Appealing to your appetite
In an old-time beach town Blue Sky's recipe for success is an upscale take on seaside cuisine
Panko-fried pork chops under hot buttered lobster, one of the many lobster dishes on the menu at Blue Sky. (Jonathan Wiggs/Globe Staff)
Outside the sky is a deep shade of cerulean, just right for Lydia Shire's new restaurant, Blue Sky on York Beach. Inside Shire stands in front of the pizza oven as she trims fat globe artichokes and describes new dishes to her waitstaff.
Blue Sky is Shire's first venture outside Boston, where her fame grew as chef and owner of Locke-Ober, the former Biba, and Pignoli. Blue Sky, which opened last winter, is gearing up for its first tourist season.
"We cooked bacon, and use the fat to cook garlic and onions," she says of the meatballs that accompany whole milk ricotta cannelloni. She stops to answer a question about the pink meatballs. They're pink because they're made of veal and pork, she explains as she continues to ready the artichokes for the evening meal. The staff samples the cannelloni and meatballs as she talks, the better to be able to explain the new spring dish to customers.
Shire is no slacker. She opened Scampo in Boston's Liberty Hotel in April, only months after the year-round Blue Sky started up. Yet, on this sparkling spring day, her energy in showing off her new place is impressive. The second-floor restaurant in the Atlantic House Hotel, a once-decrepit place converted into a sleek retail and condo development, is flooded with light. Across the street, the area around Short Sands Beach is still quiet, ice cream stores and shops shuttered. But couples stroll the rocky beach and seagulls circle overhead. York Beach, like Blue Sky, is anticipating summer, when its population will swell from 14,000 to more than 60,000.
"In January of '05 when I walked into the basement," Shire says of the renovated building, "there were skunks living there." Now she points out the dining room walls and ceiling of poplar, washed with white. She found the antique quilt displayed on one wall in a nearby antique shop, its pale, sunwashed greens and graphic design appealing to her artistic sense. The snazzy Italian espresso maker is in her favorite red, with red and orange espresso cups stacked around it. A Canadian furniture maker crafted the dining chairs, dubbing them the "Lydia chair." An old chandelier graces the women's room; Shire polished its 668 crystals herself.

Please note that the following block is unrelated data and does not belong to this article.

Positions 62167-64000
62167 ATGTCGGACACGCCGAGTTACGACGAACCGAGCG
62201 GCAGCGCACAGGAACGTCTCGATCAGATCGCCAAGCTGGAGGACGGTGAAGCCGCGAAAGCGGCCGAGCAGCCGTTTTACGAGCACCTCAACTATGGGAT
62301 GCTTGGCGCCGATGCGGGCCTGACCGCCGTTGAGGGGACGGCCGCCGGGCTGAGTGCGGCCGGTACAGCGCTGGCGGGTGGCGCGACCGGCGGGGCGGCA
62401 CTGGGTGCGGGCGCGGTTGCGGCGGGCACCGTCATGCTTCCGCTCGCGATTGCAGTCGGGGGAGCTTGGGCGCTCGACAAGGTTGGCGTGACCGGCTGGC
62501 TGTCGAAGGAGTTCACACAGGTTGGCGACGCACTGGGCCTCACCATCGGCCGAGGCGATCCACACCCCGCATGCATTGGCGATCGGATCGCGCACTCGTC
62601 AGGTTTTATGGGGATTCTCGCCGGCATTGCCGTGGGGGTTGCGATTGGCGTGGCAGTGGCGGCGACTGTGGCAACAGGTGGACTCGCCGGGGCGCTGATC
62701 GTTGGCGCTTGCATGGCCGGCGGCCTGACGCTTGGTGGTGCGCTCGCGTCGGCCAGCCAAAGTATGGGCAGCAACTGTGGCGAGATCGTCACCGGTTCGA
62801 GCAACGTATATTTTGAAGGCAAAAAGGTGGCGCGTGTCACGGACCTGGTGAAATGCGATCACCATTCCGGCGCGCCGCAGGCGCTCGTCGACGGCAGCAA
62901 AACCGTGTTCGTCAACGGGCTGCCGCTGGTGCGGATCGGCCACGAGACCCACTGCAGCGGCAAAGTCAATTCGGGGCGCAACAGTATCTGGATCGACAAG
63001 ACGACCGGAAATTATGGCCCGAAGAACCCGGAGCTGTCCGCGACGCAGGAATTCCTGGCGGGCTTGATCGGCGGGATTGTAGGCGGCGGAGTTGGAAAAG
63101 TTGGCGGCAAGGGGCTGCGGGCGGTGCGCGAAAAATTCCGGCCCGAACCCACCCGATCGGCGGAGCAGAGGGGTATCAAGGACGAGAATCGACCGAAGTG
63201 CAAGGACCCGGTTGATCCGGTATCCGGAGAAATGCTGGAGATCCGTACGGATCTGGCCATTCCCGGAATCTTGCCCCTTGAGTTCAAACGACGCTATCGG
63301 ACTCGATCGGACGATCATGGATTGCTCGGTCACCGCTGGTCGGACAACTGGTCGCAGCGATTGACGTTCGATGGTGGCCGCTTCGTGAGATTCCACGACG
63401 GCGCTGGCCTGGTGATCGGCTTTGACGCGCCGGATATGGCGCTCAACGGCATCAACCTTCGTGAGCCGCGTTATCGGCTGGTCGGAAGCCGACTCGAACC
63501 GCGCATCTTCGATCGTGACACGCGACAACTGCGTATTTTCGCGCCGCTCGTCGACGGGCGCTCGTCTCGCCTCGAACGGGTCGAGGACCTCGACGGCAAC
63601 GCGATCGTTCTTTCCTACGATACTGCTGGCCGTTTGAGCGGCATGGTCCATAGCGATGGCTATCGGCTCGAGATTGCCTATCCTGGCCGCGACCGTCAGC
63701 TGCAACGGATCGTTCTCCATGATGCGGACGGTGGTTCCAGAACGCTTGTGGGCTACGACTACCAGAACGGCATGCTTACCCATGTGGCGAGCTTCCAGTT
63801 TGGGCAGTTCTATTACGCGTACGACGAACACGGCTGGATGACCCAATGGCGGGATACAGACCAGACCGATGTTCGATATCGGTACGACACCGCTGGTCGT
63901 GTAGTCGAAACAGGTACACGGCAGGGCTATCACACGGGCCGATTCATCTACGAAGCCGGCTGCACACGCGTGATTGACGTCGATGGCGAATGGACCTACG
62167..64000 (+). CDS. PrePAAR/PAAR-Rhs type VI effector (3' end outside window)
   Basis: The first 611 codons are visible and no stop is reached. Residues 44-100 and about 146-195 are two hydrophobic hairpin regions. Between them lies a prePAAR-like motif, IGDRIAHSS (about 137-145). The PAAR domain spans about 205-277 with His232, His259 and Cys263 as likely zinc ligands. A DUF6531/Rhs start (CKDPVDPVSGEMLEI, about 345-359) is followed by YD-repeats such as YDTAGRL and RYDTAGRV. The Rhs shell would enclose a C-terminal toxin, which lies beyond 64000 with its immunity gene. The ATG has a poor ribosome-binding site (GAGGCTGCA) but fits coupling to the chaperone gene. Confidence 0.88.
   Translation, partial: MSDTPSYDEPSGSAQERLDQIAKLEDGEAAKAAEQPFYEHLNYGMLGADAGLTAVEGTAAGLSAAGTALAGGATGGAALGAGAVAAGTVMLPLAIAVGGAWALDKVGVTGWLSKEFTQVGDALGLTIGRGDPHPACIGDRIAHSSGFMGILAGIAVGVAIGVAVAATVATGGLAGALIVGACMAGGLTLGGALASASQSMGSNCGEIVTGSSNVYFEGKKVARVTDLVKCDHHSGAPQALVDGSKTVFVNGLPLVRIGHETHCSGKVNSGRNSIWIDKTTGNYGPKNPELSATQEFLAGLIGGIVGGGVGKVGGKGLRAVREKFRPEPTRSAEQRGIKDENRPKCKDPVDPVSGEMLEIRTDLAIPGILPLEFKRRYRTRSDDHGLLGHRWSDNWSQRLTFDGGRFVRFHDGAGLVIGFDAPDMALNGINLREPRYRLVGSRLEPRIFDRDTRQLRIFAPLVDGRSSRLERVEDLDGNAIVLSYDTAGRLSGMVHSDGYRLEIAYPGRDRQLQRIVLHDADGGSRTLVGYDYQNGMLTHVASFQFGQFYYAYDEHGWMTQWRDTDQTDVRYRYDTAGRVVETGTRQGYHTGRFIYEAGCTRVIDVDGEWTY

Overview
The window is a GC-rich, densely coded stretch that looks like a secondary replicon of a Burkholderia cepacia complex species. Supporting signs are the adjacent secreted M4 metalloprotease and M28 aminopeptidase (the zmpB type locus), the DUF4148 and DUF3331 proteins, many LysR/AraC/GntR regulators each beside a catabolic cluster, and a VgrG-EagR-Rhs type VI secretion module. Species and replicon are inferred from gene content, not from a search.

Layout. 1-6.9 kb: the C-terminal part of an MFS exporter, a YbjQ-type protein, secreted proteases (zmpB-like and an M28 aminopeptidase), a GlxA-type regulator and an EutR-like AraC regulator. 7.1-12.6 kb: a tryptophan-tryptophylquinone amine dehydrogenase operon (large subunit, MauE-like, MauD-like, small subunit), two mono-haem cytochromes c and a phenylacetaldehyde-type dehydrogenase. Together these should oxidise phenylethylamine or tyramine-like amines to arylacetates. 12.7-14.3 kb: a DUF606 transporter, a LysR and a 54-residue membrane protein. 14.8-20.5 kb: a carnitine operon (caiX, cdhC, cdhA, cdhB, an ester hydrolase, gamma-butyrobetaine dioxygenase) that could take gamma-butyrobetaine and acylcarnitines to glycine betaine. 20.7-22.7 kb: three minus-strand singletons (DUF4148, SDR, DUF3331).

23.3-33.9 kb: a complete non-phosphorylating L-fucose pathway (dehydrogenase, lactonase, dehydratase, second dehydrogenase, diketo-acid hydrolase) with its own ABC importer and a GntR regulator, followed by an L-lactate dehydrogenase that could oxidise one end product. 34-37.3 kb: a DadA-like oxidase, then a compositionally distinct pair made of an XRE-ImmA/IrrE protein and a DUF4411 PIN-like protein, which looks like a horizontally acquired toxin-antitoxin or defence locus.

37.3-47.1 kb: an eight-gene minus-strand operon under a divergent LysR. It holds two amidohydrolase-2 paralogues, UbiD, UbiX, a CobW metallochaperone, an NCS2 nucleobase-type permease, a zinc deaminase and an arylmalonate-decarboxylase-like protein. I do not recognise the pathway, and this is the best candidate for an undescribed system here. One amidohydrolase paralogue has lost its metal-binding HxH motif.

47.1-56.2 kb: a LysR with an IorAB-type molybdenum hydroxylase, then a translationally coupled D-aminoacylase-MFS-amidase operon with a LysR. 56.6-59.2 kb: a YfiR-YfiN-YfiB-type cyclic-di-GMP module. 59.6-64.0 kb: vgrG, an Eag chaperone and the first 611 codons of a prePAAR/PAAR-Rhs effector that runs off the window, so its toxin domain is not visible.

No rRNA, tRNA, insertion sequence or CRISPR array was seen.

But as excited as she is about the look of the 160-seat restaurant (plus 55 seats on the porch), Shire is even more enthusiastic about the food. "We toast the pecans for the pecan pie in the pizza oven," she says. "Wait till you taste it."
As chef, Shire brought in Susan Regis, who headed Biba's cooking staff and later cooked at UpStairs on the Square in Cambridge. Regis, who says that she grew up 17 miles away in New Hampshire, had planned to work at Blue Sky for a short time to help open it, but "started falling in love with it." Now she's committed to staying at least through the summer, and is living two miles away. "I hear the ocean when I go home at night, and hear it when I wake up," she says.
The menu sticks close to the shoreline, too. There's the ubiquitous raw bar selections, fish, and a selection of lobster dishes. Besides the lobster pizza that was famous at Biba and pan roast of lobster with fresh "pea" button raviolis, there are lobster linguini Bolognese, a lobster deep-fried in home-rendered lard, and fried pork chops under hot buttered lobster on the spring menu. "I'm trying to figure out the crabcake issue," says Shire with a laugh. "I think we'll have to have them."
Other dishes also reflect the eclectic creativity of the two women. We try the hot spiced lamb pizza, served up by Shire in the cozy bar, Vivi, named after one of her granddaughters. The lamb, on a thin, crackly crust, is delectable. Later at the table, we sample an airy asparagus sformato (a cross between a custard and a souffle) accompanied by wood-roasted spears of the vegetable and addictive bits of bacon. Haddock roasted on a cedar shingle is flanked by a little pork tourtière, its pastry crust and savory filling a perfect counterpoint to the fish. The tiny, buttery raviolis with the lobster extend its sweetness, and she's right about the toasted pecan pie.
Opening a restaurant like Blue Sky in slightly gritty York Beach might seem counterintuitive. Many summer visitors skip York's exits off Interstate 95 and Route 1 in favor of Ogunquit's glitzier shops, or head north to Portland. But Don Rivers, who developed the Atlantic House and is working on two more mixed-use buildings, thinks the uncrowded beaches of York and its less commercial feeling, plus its easy access to Boston, distinguish it. He admits he had not heard of Shire when he started looking for someone to head up a restaurant in the Atlantic House. Now they are partners. The Saturday, years ago, when she came to his house to make him breakfast more than clinched the deal. "It was incredible," Rivers says.
There is another plus to the area, Regis says. Instead of having to seek out farmers, there are more of them here than there are restaurants. Her staff is always telling her about a goat farm in the area that makes cheese, or the best place for the earliest vegetables, or the most succulent chickens.
Blue Sky has "a lot of Biba," says Regis, adding that working here feels reminiscent and fresh at the same time. But, she says, the food is "if anything, more American, more Maine" than Biba, with such dishes as spaghetti with white clam sauce, and charcoaled skirt steak with green garlic.
Shire is already extending her brand with the newly-opened Clara's Cupcake Café downstairs. She muses aloud: "I think it would be neat to have cotton candy," adding that she has an antique machine.
Looking ahead to summer, Shire sees only blue skies.
Alison Arnett can be reached at firstname.lastname@example.org.